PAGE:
In this video, we are shown what was offered for a youth reporter at the Statewide Youth Media Network Conference.
Access joined other youth reporters at this year’s 2019 Youth Media Conference. A new bill proposes to make the voting age to 17. In this video we ask other youth about what they think about lowering the voting age.
In the era of “fake news”, youth media organizations from all over California came together for the 2018 Youth Media Statewide Conference to sharpen their skills in journalism. This event was held in Oakland between February 17th – 18th at the Waterfront Hotel and was hosted by Youth Radio, a nonprofit media production company, an institution that prepares young people for the 21st-century digital workplace. The conference consisted of speakers and their experiences as freelance journalists, workshops on topics concerning photojournalism techniques and social media management, and networking opportunities.
So why is it important for young reporters to learn skills about media literacy and journalism? In light of the 2016 election, many American consumers of digital news and social media are aware of fake news and many young reporters in California are working to combat that with training in media literacy and in the production of quality, reputable local news.
“I really enjoyed meeting other youth media programs at the conference,” said Jazmine Justice-Young, a fellow youth media reporter. “I think my team and I learned a lot from the workshops they had that we’ll be taking back with us.”
Various workshops were provided to train young reporters to create quality news content. Erika Aguilar, a Podcast Producer and Reporter of KQED Public Radio in San Francisco, and Laura Klivans, a Community Health Reporter of KQED Public Radio who is also stationed in San Francisco, gave lessons in podcasting – and what different formats they consist of in terms of the level of production – as well as some techniques to ensure maximum audio standards for the audience’s experience.
Noah Berger, a freelance photographer who works for national and international news outlets such as the Associated Press, Reuters, the San Francisco Chronicle, and the New York Times, did a presentation concerning his experiences, techniques, and ethics of photojournalism. He demonstrated hands-on lighting techniques and discussed the best approaches to covering protests and other potentially-risky assignments.
Annie Yu, an Audience Engagement Editor of the L.A. Times, taught strategies of using social media in journalism to be more engaging to the audience. The basics include making a social media plan for a story, leading crowdsourcing campaigns, and building an audience.
The 2018 Youth Media Conference was overall a success as many youth reporters learned from experienced journalists and the training and support provided by the conference helped to sharpen the skills needed to be a credible, self-sufficient journalist.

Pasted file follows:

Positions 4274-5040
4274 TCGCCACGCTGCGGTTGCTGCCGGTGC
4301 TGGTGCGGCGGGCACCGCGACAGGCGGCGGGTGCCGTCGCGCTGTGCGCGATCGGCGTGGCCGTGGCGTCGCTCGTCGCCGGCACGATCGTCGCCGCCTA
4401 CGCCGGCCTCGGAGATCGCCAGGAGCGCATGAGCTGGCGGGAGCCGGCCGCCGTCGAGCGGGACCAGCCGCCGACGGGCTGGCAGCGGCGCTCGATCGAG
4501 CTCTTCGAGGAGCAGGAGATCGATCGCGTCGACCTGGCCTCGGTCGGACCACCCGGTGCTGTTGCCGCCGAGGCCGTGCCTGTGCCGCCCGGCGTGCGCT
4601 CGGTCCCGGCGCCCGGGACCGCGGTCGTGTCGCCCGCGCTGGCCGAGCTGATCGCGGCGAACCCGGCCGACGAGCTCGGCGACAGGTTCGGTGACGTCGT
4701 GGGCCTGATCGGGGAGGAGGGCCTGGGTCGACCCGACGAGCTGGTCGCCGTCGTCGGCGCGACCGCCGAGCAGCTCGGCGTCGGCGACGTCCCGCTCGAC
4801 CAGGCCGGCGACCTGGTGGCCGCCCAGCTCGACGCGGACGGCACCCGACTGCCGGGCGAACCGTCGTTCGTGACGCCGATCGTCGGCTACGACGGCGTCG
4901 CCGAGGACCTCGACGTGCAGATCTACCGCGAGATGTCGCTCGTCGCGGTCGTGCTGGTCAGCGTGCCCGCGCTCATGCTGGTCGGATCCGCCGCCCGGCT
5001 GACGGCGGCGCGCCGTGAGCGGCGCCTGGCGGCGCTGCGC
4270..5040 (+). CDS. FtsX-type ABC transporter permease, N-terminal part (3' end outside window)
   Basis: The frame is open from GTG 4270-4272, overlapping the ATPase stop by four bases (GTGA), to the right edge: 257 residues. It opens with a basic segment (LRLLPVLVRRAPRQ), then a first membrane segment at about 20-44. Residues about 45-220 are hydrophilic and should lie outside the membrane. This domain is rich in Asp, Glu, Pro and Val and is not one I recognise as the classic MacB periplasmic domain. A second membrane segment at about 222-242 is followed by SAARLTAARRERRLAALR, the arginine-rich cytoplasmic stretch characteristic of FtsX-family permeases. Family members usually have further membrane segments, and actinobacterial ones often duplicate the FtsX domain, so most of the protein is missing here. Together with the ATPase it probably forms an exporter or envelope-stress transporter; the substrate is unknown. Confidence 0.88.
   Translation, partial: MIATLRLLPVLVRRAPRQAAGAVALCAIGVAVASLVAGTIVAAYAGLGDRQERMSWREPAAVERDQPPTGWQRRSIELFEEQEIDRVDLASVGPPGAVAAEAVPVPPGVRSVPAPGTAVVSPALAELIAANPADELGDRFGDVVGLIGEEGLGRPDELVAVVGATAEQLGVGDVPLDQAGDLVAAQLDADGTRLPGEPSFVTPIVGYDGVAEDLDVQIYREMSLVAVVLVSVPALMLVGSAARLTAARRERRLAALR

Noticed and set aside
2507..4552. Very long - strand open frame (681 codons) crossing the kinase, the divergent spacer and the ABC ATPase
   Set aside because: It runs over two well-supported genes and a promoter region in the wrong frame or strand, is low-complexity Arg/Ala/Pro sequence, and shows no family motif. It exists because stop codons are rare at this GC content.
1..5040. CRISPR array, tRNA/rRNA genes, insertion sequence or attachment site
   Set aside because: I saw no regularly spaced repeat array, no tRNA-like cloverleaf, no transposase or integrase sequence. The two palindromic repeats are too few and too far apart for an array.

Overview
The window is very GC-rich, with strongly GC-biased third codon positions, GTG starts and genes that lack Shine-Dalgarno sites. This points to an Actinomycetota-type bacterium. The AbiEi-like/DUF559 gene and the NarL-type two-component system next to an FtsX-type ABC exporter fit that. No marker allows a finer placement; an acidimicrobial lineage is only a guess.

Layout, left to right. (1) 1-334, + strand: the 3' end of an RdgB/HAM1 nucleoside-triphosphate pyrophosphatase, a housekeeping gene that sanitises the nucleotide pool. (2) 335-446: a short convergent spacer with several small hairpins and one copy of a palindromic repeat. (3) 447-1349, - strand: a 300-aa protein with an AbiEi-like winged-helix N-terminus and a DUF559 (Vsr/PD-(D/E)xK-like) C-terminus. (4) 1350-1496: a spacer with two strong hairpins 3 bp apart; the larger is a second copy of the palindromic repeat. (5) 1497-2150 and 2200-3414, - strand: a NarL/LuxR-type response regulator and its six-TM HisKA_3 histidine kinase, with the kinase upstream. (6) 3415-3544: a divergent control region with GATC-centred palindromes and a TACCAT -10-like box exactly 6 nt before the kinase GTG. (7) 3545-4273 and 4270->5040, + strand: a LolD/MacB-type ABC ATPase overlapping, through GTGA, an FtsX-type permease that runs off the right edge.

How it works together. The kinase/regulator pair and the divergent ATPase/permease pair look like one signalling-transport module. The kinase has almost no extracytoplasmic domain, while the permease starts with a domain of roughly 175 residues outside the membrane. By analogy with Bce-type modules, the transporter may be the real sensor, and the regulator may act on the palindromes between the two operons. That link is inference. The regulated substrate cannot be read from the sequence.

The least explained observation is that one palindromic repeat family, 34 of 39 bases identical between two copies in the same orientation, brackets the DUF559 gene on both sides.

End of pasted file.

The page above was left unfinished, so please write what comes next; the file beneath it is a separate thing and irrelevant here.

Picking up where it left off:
The California Endowment recently initiated the “No Such Thing” campaign with the hope to promote awareness of the fact that slang terms such as ‘underage hooker’ and ‘child prostitute’ are invalid. This movement came to fruition after the Associated Press declared it would remove such terms from their dictionary and replacing them with “child rape” and “child sex trafficking victim”.
“There is, in fact, no such thing as a ‘child prostitute’ because children cannot legally consent to sex, and under federal law, they are considered victims of human trafficking,” said Yasmin Vafa, the Executive Director of the Rights4Girls program. “In any other situation this would be seen as child or statutory rape. There is no difference between raping a child and paying to rape a child. Money cannot erase violence and trauma.”
Human trafficking of every genre is a major crisis in America, and especially so in the city of Sacramento, which is widely known as the human trafficking capital of this country. The AP move toward terminating the use of demoralizing and inaccurate slang terms in the media is seen by many as a step toward humanizing these exploited children.
“Each year more than 1,000 children are arrested for prostitution in the US despite not being old enough to even consent to sex,” says Vafa. “Instead of being seen as victims of child rape, these children are instead seen by law enforcement and other first responders as criminals.” She suggests that more accurate terms will help “showcase the true reality of what is playing out in the lives of these children. These terms help evoke the elements of abuse and victimization that characterize the condition of children bought and sold for sex.”
90 minutes to the west of Sacramento, the Oakland Police are experiencing their own scandal involving a young adult by the named of Celeste Guap. Thanks to an investigation by a local newspaper, the public has been given access to her private messages and comments wherein she seems pleased to have sold her body to sworn law enforcement officers for protection or money. According to Vafa, it is important to note that Guap remains a victim of her environment and “that the difference between 17 and 18 is just one day. We cannot pretend that someone who was first trafficked and exploited as a child magically becomes an empowered ‘sex worker’ once the clock strikes 18.” It is very likely that Guap is making the best out of a situation in which she probably threatened daily and has very little freedom.
Whether we see it or not, children in communities all across the country are still arrested for being raped. As Vafa said, “this is truly one of the biggest human rights failures facing our country today.” With movements such as #NoSuchThing, it is hoped that the hearts and minds of the American people will begin to rally around these victims in the shadows.
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